Another report from MarketsandMarkets shows that the global carbon footprint management market size could easily be seen billowing from USD 9.0 billion in 2020 to USD 12.2 billion in 2025. This is primarily due to the adoption of carbon footprint management software across verticals, emanating from the basic need of adhering to carbon emission compliances. In fact, the report also points to how an increasing span of government initiatives across the world could further provide an impetus to this carbon footprint management market. For instance, look at how the UK has begun the countdown requiring all companies to disclose the climate change impacts of their business by 2025.

Recently, there was some noteworthy buzz in the US on how environmental, social, and governance (ESG) issues are becoming central to the mission of the US Securities and Exchange Commission (SEC), outlining the distinction between ‘what is good’ and ‘what is profitable’. In the near future, rigor could be expected in standardised reporting and mandatory climate disclosures.

Players such as Salesforce, SAP, IBM, ClearTrace, Watershed, Sinai Carbon Footprint, Schneider Electric, Trinity Consultants, Dakota Software, Enviance, ProcessMAP, NativeEnergy, EnergyCAP, Locus Technologies, Eco track, and FigBytes have started emerging as the top names on the carbon accounting radar. Similarly, the other big names include Accuvio (UK), Envizi (Australia), ENGIE and Enablon (France), IsoMetrix (South Africa), Envirosoft, and Intelex (Canada), and Carbon EMS (New Zealand). Their customers reflect a wide spectrum of companies from IT to financial behemoths to heavy-legacy firms like Babcock International, Microsoft, West Fraser, Brookfield Renewable, JPMorgan Chase, ArcelorMittal, Accenture, CBRE, Cushman & Wakefield, Akamai, and Taylor Farms.

Tani Colbert-Sangree, Program Officer, GHG Management Institute, explains what is driving this market. “The Science Based Targets initiative (SBTi) explains many reasons, but, in general, I would say companies have many different drivers – certainly for compliance, as well as for reasons beyond it (such as data for carbon offset market or better branding or building customer trust or cost-reduction mandates). I think it boils down to branding generally, whether a company wants to be seen as part of the solution vs. part of the problem.”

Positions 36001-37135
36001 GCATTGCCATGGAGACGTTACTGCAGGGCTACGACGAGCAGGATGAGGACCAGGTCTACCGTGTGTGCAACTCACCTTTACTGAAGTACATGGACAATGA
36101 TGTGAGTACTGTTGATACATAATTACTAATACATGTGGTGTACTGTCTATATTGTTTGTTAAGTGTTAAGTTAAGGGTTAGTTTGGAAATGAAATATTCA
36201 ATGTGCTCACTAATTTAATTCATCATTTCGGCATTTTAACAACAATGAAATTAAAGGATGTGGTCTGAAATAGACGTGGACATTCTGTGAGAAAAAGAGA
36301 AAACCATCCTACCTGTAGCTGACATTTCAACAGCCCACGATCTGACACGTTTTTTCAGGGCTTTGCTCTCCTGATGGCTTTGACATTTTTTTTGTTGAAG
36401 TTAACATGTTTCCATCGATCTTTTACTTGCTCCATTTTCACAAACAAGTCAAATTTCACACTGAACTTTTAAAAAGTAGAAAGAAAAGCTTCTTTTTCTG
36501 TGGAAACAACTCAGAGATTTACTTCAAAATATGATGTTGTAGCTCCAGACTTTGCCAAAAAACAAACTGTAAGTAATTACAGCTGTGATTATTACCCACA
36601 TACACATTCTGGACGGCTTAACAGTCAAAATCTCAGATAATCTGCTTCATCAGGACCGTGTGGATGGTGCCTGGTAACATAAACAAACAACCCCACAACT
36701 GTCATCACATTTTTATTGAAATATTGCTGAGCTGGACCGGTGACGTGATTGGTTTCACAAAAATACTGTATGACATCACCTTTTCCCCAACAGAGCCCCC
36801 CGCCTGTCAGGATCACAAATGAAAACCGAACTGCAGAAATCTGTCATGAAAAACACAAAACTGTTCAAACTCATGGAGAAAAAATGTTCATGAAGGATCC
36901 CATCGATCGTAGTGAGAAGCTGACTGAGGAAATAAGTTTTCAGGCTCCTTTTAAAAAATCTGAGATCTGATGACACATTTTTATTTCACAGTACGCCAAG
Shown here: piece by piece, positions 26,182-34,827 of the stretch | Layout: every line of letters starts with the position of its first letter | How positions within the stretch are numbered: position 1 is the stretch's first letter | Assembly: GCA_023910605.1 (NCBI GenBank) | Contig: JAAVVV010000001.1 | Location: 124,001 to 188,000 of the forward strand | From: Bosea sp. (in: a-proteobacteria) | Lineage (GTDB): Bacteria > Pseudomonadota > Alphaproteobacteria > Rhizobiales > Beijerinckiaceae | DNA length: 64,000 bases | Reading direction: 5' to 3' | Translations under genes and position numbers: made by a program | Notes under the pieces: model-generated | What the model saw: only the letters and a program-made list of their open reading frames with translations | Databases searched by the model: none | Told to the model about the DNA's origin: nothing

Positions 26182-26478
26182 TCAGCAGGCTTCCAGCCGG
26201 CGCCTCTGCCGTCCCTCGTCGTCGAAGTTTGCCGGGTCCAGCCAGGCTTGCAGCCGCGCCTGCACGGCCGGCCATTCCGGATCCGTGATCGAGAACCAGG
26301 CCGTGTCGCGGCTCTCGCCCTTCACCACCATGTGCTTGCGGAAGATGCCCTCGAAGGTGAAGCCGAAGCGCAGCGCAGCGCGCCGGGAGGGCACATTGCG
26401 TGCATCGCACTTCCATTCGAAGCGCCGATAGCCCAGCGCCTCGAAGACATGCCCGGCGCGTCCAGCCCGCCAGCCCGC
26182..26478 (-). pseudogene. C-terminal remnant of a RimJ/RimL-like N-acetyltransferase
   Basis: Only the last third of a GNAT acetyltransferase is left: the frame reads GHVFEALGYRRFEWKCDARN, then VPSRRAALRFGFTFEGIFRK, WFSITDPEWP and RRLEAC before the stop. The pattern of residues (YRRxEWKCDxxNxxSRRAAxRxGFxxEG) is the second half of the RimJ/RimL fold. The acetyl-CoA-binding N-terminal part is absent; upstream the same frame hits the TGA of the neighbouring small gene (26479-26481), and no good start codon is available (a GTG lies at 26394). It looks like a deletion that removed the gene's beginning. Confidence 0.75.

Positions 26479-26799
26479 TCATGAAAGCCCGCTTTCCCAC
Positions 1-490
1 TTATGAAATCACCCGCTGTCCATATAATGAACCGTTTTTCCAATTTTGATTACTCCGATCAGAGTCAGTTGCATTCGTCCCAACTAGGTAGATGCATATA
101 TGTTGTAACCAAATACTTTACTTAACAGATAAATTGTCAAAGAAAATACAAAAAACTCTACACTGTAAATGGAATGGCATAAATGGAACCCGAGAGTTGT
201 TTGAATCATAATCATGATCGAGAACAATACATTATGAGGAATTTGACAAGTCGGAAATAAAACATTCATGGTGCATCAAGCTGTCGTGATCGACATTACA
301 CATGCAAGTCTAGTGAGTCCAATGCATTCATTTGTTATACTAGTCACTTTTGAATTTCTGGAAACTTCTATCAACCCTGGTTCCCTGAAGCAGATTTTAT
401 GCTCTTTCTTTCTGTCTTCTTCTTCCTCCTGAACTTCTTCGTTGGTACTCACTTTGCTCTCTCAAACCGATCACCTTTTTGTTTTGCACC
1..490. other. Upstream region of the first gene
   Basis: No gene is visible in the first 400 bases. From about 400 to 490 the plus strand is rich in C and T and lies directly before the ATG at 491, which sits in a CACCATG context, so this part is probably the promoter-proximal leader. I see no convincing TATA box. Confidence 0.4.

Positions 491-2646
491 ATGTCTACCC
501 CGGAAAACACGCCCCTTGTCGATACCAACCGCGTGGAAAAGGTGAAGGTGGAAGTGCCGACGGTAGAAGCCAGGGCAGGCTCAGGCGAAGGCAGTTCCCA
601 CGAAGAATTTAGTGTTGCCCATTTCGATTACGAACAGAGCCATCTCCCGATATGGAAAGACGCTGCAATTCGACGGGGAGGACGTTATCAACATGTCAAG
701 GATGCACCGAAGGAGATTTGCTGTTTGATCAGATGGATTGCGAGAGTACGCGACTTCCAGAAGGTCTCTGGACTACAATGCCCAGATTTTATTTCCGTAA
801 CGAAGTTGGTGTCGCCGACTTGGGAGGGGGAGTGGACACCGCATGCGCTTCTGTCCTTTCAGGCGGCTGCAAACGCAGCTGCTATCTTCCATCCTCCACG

Many enterprises invest in carbon accounting software for compliance reasons, argues Dr. Rajesh Kumar Singh, Senior Director, Sphera India. “However, the reasons for enterprises vary according to their maturity in their sustainability strategy and adoption, reaching from reducing risks and costs, increasing brand value to becoming a market leader.”

Dr. Singh further adds that the role of carbon accounting is changing as it is the foundational element towards fighting climate change. “Companies cannot only offset their carbon emission (which is the final step in the carbon accounting process). With the increased interest of investors, rating agencies, and financial institutions, carbon management as part of the overall ESG data has become an important consideration for the C-level, as it will influence a company’s overall rating and access to capital (e.g. BlackRock announcements, especially for the Asia Pacific).”

He reasons that to demonstrate leadership and build customer trust, one needs a comprehensive carbon management approach. “Collect and manage data, set targets and run scenario analysis on carbon mitigation, reduce carbon emission by analysing Scope 1-3 emissions, and finally offset what cannot be reduced or avoided. A carbon accounting software offers standardisation, hotspot identification, monitoring and review through intuitive dashboards, and flexibility to respond to various frameworks/standards.”

So how much of this possibility or promise is transpiring into action?

No smoking room, please!

How much adoption has taken place and how much can we expect in the next two years? And has the technology matured enough for enterprise-grade needs? “Yes, certainly,” says Colbert-Sangree. “The largest companies in the world are engaged in carbon accounting. Organisations worth citing here include SBTi, CDP, TCR, and the various initiatives led by CERES and many others.”